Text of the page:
And then, at the end of the 1970s, it all went wrong. The money ran out and the company ceased trading. Bang went the big car, the house in Scotland and my parents house in The Fairways. Mum and Dad moved into rented accommodation before downsizing to a bungalow in Milverton.

Ive been rich and Ive been poor, my father would observe. And rich is better.

But Jack Rhodes was never one to dwell on past glories or to think what might have been.

He was astonishingly well read and could quote endlessly from Kipling. It was a verse from Kiplings great Poem, If, which inspired him:

If you can make one heap of all your winnings,
And risk it on one turn of pitch-and-toss,
And lose, and start again at your beginnings,
And never breathe a word about your loss.

He applied for all sorts of jobs, including chauffeur to a local mayor, and finally found employment as a clerk of works and later depot superintendent with Warwick District Council.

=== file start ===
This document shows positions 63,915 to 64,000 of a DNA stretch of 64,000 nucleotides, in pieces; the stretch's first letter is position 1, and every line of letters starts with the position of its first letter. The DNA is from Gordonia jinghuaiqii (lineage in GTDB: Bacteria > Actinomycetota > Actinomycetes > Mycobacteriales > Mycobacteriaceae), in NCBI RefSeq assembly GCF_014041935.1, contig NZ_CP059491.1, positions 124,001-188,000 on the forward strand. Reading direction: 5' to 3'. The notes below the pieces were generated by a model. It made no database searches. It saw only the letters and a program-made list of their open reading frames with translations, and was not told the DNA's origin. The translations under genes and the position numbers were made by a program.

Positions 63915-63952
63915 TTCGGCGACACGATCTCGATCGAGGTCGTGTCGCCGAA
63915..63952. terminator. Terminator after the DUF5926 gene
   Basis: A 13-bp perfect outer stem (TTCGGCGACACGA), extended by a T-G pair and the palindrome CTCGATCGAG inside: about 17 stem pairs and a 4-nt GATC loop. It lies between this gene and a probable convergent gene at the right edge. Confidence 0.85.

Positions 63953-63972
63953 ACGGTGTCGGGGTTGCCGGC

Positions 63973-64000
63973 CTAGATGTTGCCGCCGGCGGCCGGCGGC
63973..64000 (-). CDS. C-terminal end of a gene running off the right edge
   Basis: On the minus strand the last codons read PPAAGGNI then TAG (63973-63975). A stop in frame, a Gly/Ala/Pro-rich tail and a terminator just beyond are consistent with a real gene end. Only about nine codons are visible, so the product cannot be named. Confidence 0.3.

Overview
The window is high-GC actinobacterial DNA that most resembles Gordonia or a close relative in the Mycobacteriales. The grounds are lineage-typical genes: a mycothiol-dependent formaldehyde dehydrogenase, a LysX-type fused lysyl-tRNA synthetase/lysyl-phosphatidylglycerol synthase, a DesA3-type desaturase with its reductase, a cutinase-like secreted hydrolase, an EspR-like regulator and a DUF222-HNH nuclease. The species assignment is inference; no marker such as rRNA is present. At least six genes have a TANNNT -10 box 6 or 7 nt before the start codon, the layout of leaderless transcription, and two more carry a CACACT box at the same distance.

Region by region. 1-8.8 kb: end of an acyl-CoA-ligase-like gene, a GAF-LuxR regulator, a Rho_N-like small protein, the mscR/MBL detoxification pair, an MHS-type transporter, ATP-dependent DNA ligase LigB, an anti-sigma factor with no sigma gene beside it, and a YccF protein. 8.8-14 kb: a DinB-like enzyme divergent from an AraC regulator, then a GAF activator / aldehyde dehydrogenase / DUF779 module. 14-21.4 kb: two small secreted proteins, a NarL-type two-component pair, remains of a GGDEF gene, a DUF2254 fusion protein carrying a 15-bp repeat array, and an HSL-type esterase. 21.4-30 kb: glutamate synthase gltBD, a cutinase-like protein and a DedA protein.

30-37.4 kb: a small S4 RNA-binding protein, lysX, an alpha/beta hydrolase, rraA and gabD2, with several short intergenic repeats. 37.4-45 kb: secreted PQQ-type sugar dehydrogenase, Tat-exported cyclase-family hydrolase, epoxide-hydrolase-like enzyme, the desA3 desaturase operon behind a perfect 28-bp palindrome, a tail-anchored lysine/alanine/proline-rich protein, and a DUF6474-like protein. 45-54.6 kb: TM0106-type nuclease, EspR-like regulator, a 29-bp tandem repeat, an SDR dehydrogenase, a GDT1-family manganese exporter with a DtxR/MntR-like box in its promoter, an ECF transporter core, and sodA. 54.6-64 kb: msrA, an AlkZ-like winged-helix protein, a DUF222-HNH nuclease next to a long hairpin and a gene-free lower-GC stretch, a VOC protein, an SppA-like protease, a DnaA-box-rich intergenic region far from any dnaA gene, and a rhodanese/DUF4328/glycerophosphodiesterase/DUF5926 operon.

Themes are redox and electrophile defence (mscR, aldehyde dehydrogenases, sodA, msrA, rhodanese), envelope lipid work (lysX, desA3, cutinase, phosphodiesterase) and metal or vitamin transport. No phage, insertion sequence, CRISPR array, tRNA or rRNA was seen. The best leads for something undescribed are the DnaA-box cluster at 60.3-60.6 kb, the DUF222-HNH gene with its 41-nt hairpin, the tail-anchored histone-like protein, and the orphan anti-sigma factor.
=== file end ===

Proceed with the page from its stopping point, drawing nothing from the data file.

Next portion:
He was deeply moved in the early 1980s to be invited to become chairman of that fine old organisation The Leamington Priors Association for the Prosecution of Felons.

Sadly, my father developed cancer. He died 20 years ago in February 1992, aged just 66.

But the great thing about being a builder is that your works live on long after you are gone. I can walk through Leamington today, past the Methodist Church in Dale Street, the Loft Theatre or La Maison and think, with pride: My Dad built that.